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Publication numberUS20060062487 A1
Publication typeApplication
Application numberUS 10/531,192
PCT numberPCT/JP2003/013217
Publication dateMar 23, 2006
Filing dateOct 15, 2003
Priority dateOct 15, 2002
Also published asCN1703725A, CN100401320C, EP1553521A1, EP1553521A4, WO2004036498A1
Publication number10531192, 531192, PCT/2003/13217, PCT/JP/2003/013217, PCT/JP/2003/13217, PCT/JP/3/013217, PCT/JP/3/13217, PCT/JP2003/013217, PCT/JP2003/13217, PCT/JP2003013217, PCT/JP200313217, PCT/JP3/013217, PCT/JP3/13217, PCT/JP3013217, PCT/JP313217, US 2006/0062487 A1, US 2006/062487 A1, US 20060062487 A1, US 20060062487A1, US 2006062487 A1, US 2006062487A1, US-A1-20060062487, US-A1-2006062487, US2006/0062487A1, US2006/062487A1, US20060062487 A1, US20060062487A1, US2006062487 A1, US2006062487A1
InventorsMakoto Ouchi
Original AssigneeMakoto Ouchi
Export CitationBiBTeX, EndNote, RefMan
External Links: USPTO, USPTO Assignment, Espacenet
Panorama synthesis processing of a plurality of image data
US 20060062487 A1
Abstract
This invention is an image processing apparatus for generating graphics data representing a single seamless planar image synthesized from a multiple sets of graphics data contained in a plurality of graphics files. Each of the plurality of graphics files contains graphics data composed of a multiplicity of planar pixels arrayed in a plane to create a planar image. This image processing apparatus establishes a spheroidal or cylindrical projection plane for synthesis of the multiple sets of graphics data.
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Claims(15)
1. An image processing apparatus for generating graphics data representing a single seamless planar image synthesized from a multiple sets of graphics data contained in a plurality of graphics files, in response to the plurality of graphics files each of which contains the graphics data composed of a multiplicity of planar pixels arrayed in a plane for representing a planar image, the image processing apparatus comprising:
a synthesis area establisher configured to establish a spheroidal projection plane centered on a predetermined point, as an area for synthesis of the multiple sets of graphics data;
a spheroidal image generator configured to generate a plurality of spheroidal images, by projecting each of planar images represented by each of the multiple sets of graphics data onto the projection plane;
a feature point extractor configured to extract a feature point which is an area having a predetermined characteristic, from each of the plurality of spheroidal images;
a correspondence relationship determiner configured to determine a correspondence relationship of the extracted feature points, between the plurality of spheroidal images;
a spheroidal image synthesizer configured to generate seamless spheroidal graphics data representing a single seamless spheroidal image, by synthesizing a plurality of graphics data each of which representing each of the spheroidal images, with reference to the determined correspondence relationship; and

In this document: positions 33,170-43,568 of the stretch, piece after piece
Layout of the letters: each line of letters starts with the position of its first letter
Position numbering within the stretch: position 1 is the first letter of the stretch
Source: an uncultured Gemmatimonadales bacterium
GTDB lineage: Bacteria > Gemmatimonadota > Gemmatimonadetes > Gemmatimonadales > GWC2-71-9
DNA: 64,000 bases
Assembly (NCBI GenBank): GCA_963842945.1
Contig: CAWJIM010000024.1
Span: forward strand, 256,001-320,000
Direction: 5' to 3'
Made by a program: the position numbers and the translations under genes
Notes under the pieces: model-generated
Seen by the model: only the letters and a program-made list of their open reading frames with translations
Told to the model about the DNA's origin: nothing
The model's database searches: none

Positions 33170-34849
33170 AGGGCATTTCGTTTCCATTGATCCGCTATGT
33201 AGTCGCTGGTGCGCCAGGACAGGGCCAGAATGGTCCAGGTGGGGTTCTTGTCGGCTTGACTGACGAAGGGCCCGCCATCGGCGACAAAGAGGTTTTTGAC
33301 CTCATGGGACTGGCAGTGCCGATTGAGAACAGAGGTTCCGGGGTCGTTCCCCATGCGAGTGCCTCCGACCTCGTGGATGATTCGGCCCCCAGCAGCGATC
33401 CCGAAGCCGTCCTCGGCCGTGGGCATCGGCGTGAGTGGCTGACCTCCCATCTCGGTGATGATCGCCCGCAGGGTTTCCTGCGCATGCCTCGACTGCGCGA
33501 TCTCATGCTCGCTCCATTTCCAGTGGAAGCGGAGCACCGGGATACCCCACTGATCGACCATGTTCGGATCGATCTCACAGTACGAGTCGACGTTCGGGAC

a planar image generator configured to generate the graphics data representing the single seamless planar image, from the seamless spheroidal image graphics data.
2. The image processing apparatus in accordance with claim 1, wherein
the plurality of graphics files further include image attribute information which is attribute information of the graphics data, wherein
the image processing apparatus further comprises a focal distance determiner configured to determine a focal distance of an optical system used to generate the multiple sets of graphics data for each of the multiple set of graphics data, in response to the image attribute information; and
the spheroidal image generator generates the plurality of spheroidal images by projecting each planar image represented by each of the multiple sets of graphics data onto the projection plane, the each planar images being placed at a location away from the predetermined point to the projection plane side, by the focal distance corresponding to each of the multiple sets of graphics data.
3. The image processing apparatus in accordance with claim 2, wherein
the image attribute information includes lens focal distance representing focal distance of a shooting lens; focal plane resolution unit specifying an unit of resolution in a focal plane of the optical system; focal plane height resolution representing a pixel count in a pixel height direction per the focal plane resolution unit; and focal plane width resolution representing a pixel count in a pixel width direction per the focal plane resolution unit;
the focal distance determiner determines the lens focal distance to be the focal distance; and
the spheroidal image generator determines a pixel size in a width direction by means of dividing the focal plane resolution unit by focal plane width resolution, and also determines a pixel size in a height direction by means of dividing the focal plane resolution unit by the focal plane height resolution.
4. The image processing apparatus in accordance with claim 2, wherein
the image attribute information includes 35 mm-equivalent lens focal distance which is a value of focal distance converted to a 35 mm film camera basis;
the focal distance determiner determines the 35 mm-equivalent lens focal distance to be the focal distance; and
the spheroidal image generator determines 35 mm film size as a size of the planar image.
5. The image processing apparatus in accordance with claim 2, wherein